Exploratory subgroup analyses of anxiety and depressive symptoms suggested higher effectiveness of interventions (i) delivered over a longer period of time and with a high frequency of sessions, (ii) allow for direct interaction with others, (iii) include a physical activity component, or (iv) are implemented via schools or in groups of classmates. Delivering interventions in school settings could be a favorable approach, as this allows easy access to children as a target group, while keeping children in their familiar peer-group [55, 56]. Shared experiences could enable better consolidation of learnt skills and behaviors and have the potential to enhance the effects of the intervention.

In general, most of the included studies comprised online group sessions where direct personal interaction was enabled to provide group experiences and social learning that were hindered by contact restrictions [1, 2]. In addition, our results suggest that interventions that include a physical activity component have a larger effect sizes than interventions that include only psychological counseling. However, it is important to consider the substantial overlap of studies that applied both intervention components fulfilling the criteria of a complex intervention. In addition, psychological counseling interventions might show more effectiveness in individuals with clinical diagnoses or highly elevated but subclinical symptom scores, which we have excluded from this review.

Although systematic reviews of mental health interventions for children and adolescents in other health emergencies or situations (indirect evidence) exist [17,18,19, 21,22,23, 25], direct evidence from studies conducted during the COVID-19 pandemic with its specific characteristics is accumulating slowly.

Overlapping concepts and components found in mental health interventions conducted before the pandemic included: physical activity [57, 58], yoga [20], art [59, 60], psychoeducation, psychological counseling, and psychotherapeutic approaches (e.g. CBT) [20], which were also found in the included studies in our review focusing on the COVID-19 pandemic.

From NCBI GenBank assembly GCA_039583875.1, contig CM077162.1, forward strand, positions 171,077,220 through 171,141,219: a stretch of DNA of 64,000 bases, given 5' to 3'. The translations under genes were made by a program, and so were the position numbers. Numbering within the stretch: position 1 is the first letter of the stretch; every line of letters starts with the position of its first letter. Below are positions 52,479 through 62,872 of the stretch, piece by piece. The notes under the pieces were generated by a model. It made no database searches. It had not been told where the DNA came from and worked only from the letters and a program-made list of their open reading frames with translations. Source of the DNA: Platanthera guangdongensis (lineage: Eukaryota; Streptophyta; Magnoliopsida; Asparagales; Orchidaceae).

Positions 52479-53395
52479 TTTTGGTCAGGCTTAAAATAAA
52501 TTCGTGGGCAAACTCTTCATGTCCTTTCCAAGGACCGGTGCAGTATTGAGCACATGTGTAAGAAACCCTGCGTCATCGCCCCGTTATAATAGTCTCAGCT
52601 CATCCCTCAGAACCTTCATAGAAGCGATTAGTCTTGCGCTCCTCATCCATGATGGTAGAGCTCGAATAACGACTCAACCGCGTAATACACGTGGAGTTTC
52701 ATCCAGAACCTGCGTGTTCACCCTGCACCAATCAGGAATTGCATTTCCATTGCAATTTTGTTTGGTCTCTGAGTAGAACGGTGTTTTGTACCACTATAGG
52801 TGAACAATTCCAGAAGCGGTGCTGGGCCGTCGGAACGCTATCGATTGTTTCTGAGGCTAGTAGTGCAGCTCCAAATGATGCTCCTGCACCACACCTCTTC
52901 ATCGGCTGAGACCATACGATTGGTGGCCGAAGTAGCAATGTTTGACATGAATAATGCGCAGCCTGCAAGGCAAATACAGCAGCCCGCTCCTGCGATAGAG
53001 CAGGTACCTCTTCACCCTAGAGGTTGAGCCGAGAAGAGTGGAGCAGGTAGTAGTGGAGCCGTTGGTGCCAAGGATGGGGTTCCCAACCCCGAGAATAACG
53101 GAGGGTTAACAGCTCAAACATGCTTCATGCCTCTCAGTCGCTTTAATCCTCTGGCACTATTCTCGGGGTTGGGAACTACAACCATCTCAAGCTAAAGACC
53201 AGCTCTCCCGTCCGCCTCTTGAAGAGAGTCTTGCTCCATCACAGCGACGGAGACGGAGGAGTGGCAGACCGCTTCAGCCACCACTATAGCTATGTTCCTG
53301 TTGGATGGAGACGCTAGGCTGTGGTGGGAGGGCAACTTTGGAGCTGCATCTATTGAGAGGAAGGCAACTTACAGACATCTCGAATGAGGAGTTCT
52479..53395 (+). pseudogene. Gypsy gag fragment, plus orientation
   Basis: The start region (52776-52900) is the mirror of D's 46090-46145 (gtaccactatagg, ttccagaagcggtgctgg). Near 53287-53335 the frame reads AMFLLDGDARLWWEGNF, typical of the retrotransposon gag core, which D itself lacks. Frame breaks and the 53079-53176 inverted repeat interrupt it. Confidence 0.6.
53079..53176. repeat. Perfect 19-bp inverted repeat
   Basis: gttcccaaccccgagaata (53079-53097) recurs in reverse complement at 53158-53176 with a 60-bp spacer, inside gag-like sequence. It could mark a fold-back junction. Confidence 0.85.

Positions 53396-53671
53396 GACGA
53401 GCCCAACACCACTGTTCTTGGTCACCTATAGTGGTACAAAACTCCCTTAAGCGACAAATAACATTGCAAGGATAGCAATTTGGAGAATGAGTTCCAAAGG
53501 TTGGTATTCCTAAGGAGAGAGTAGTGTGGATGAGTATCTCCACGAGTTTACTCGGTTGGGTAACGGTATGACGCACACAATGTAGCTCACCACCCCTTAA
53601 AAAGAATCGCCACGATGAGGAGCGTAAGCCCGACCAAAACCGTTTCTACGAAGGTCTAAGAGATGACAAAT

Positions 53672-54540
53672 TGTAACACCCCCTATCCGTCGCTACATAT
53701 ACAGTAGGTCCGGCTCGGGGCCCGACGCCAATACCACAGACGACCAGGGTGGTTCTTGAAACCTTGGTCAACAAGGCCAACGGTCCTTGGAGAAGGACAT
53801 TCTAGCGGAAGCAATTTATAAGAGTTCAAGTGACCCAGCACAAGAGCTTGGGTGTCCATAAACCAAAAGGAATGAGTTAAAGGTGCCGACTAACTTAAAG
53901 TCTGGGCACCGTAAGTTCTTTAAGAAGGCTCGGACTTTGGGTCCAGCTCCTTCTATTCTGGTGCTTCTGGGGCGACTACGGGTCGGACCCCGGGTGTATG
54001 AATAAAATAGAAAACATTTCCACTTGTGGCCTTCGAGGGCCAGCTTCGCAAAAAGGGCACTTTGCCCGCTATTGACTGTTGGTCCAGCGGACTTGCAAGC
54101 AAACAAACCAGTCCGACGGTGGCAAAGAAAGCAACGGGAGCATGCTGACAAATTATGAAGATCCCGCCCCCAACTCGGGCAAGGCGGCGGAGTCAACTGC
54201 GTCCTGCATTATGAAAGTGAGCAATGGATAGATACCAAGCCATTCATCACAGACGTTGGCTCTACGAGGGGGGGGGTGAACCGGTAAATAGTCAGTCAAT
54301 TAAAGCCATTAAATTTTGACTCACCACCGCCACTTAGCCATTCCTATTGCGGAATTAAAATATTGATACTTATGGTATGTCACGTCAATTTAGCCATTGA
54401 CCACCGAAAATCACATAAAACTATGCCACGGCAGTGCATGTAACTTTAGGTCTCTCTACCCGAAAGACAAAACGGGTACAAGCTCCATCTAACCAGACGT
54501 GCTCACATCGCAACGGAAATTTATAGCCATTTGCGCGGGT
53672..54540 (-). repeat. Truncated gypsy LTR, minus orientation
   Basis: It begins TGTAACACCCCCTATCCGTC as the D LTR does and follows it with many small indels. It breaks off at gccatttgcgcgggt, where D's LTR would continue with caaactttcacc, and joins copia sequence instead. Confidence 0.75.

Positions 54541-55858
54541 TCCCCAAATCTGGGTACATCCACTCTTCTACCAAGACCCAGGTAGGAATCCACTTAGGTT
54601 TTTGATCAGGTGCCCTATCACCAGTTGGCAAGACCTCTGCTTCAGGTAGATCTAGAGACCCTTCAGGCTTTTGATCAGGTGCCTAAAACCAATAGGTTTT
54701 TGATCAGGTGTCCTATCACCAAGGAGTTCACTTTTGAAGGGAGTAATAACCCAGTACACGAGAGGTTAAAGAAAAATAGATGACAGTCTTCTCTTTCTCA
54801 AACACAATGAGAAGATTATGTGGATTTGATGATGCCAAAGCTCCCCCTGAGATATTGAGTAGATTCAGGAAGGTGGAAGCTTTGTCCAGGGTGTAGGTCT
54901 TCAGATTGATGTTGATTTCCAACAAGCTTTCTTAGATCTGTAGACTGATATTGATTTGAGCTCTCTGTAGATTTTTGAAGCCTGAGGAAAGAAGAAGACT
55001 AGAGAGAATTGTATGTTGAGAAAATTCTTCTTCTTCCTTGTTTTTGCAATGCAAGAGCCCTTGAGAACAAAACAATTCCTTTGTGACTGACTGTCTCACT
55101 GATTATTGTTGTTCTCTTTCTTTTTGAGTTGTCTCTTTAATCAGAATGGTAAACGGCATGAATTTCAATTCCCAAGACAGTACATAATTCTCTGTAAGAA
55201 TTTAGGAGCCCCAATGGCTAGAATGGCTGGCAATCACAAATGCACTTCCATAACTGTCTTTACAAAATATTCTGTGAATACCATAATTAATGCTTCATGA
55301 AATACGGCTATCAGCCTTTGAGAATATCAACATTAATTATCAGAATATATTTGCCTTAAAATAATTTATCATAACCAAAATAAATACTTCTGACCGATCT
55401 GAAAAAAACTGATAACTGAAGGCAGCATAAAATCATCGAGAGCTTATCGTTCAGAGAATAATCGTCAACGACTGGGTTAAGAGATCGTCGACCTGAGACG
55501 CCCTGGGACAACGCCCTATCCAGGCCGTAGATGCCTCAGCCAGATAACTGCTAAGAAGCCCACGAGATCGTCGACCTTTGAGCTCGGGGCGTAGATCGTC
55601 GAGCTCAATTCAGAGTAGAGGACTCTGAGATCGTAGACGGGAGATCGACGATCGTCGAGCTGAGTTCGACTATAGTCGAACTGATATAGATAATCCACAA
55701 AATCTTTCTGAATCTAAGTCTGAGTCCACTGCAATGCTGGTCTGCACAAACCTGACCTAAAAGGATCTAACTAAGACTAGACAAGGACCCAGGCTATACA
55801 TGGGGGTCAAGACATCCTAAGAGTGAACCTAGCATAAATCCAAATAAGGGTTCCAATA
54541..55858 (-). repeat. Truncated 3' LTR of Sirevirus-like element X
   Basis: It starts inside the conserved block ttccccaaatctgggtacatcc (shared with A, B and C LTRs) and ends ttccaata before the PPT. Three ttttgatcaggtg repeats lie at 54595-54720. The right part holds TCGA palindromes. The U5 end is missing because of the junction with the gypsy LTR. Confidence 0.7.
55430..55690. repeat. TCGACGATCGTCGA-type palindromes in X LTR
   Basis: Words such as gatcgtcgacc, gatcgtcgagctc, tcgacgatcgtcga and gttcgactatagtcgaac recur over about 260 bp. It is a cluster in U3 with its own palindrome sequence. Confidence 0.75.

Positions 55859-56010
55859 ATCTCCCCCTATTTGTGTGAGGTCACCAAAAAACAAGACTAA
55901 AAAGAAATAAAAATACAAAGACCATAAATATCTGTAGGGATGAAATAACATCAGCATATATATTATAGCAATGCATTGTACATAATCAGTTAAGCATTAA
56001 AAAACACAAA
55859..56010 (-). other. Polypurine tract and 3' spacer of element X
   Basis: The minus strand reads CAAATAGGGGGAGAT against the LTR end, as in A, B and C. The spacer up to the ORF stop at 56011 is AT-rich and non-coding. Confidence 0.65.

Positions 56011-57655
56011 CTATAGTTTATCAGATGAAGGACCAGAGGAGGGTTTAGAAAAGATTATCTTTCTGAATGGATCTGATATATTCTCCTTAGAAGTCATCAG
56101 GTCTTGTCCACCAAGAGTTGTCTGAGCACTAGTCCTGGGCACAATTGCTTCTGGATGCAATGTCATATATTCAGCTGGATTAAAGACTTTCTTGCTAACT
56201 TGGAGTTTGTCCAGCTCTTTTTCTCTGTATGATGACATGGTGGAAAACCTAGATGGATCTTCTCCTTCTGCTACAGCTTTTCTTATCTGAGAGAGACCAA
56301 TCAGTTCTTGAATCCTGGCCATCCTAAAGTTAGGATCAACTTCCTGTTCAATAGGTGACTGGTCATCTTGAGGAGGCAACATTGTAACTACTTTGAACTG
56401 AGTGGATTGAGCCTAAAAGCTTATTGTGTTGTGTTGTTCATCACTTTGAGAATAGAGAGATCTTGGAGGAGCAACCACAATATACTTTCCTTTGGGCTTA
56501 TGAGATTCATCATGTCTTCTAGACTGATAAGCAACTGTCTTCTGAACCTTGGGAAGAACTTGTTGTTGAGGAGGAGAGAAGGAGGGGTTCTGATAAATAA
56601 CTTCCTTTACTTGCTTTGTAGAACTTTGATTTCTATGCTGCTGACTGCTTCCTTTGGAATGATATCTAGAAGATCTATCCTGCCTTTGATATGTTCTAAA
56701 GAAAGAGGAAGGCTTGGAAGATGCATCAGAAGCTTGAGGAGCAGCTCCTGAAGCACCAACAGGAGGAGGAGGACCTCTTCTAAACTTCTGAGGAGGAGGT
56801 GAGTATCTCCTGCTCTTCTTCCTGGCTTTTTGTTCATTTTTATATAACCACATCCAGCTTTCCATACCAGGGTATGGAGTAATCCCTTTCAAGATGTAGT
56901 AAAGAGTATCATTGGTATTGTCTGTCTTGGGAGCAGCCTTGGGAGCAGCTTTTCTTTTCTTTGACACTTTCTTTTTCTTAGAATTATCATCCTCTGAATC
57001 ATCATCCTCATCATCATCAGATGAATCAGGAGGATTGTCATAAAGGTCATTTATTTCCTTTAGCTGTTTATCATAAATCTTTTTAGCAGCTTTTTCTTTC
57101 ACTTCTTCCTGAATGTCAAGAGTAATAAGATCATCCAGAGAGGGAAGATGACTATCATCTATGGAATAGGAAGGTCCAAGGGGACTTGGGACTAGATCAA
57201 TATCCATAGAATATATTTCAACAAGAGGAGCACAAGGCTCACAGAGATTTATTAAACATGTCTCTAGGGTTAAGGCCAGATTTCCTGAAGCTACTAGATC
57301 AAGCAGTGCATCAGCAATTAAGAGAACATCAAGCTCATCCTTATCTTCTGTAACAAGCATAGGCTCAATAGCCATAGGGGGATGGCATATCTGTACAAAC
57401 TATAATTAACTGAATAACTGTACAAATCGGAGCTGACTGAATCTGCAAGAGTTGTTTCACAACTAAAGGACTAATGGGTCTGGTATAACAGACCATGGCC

Psychotherapeutic approaches, counseling and psychoeducation appear to be particularly promising approaches in times of the COVID-19 pandemic. Converting such interventions to online formats can be challenging [61,62,63]. However, compared to other interventions, they might be easier to implement.

Several research gaps and open questions still exist: while most studies used online platforms or video conferencing for interaction, only one study made use of an app [48]. This is noteworthy considering that many children worldwide own and regularly use smartphones. Additionally, transformative digital mental health concepts such as ecological momentary assessment (EMA) and ecological momentary interventions (EMI) are on the rise and based on apps/smartphones [64,65,66].

Only few studies allowed for major adaptations of the intervention to the need of the individual, as most interventions were group-based and followed a standardized program. Exceptions were i) counseling-based interventions that allowed individual topics to be addressed and ii) physical activity components that allowed the selection of specific games and exercises.

To address for specific contextual factors, an individualized stepped-care approach is increasingly advocated by experts. Depending on pre-existing characteristics or conditions, individuals receive treatment with varying intensity or content. In this review, five of the included studies explicitly focused on children or adolescents with elevated mental health symptoms. In one study [52] subgroups of children were considered according to different categories of subjective wellbeing and psychological distress trying to address individual needs and demands.